Featured Research

from universities, journals, and other organizations

New Jersey prohibits indoor tanning for minors under 17

Date:
April 2, 2013
Source:
American Academy of Dermatology (AAD)
Summary:
New Jersey sent a strong message to young people that indoor tanning salons can be dangerous to their health. New Jersey has passed a law that bans minors under the age of 17 years old from using indoor tanning devices. The law is based on significant scientific evidence that links indoor tanning to increased risk of developing melanoma and other forms of skin cancer.

New Jersey sent a strong message to young people that indoor tanning salons can be dangerous to their health. New Jersey has passed a law that bans minors under the age of 17 years old from using indoor tanning devices. The law is based on significant scientific evidence that links indoor tanning to increased risk of developing melanoma and other forms of skin cancer.

"The American Academy of Dermatology Association is proud to have supported this legislation and commends the state of New Jersey for joining the fight against melanoma, the deadliest form of skin cancer, and non-melanoma skin cancers," said Dirk M. Elston, MD, FAAD, president of the American Academy of Dermatology Association. "Through national media coverage and reality television, attention has been drawn to the use of indoor tanning devices in New Jersey. This legislation highlights an important step in changing unhealthy behaviors and sends a strong message from the state that tanning is a dangerous behavior and should be avoided."

Legislation prohibiting the use of indoor tanning beds by minors under 17 passed both the New Jersey House and Senate in February. Gov. Christopher Christie signed the bill into law on April 1, 2013. The law will go into effect on Oct. 1, 2013.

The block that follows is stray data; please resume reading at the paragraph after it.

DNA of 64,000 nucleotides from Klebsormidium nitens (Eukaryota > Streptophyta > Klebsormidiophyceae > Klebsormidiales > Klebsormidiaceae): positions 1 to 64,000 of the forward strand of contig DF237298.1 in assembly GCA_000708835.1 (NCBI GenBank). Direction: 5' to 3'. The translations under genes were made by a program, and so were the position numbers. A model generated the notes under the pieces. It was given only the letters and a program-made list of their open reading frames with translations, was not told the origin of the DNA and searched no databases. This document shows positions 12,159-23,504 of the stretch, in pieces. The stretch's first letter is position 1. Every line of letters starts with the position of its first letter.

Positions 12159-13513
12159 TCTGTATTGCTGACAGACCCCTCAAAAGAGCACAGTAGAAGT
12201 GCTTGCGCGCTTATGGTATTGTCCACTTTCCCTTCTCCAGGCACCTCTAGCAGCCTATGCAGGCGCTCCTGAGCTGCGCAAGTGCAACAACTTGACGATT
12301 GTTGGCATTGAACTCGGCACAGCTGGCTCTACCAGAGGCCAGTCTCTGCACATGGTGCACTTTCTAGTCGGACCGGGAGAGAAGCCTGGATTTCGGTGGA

Additional support for the ban was provided by the Dermatological Society of New Jersey and the American Society for Dermatologic Surgery Association.

More than 3.5 million skin cancers in more than 2 million people are diagnosed annually. It is estimated that one in five Americans will develop skin cancer in their lifetime and more than 2,520 new cases of melanoma will be diagnosed in New Jersey in 2013.

"Melanoma incidence rates have been increasing for the last 30 years, with the most rapid increases occurring among young, white women, the most common users of indoor tanning beds," said Dr. Elston. "Prevention is one of the most valuable tools that we have as dermatologists. We need to continue educating patients about the risks of indoor tanning and encouraging healthy decisions to help prevent skin cancer."

New Jersey is the latest state to pass legislation that limits the use of indoor tanning by young people. California, New York, Vermont and Springfield and Chicago, Ill. have passed laws prohibiting the use of indoor tanning devices by minors.

The United States Department of Health and Human Services proclaimed in 2002 that ultraviolet (UV) radiation from the sun and artificial sources, such as tanning beds and sun lamps, is a known carcinogen. Yet, nearly 30 million people tan indoors in the United States annually. Of these, 2.3 million are teens.


Story Source:

The above story is based on materials provided by American Academy of Dermatology (AAD). Note: Materials may be edited for content and length.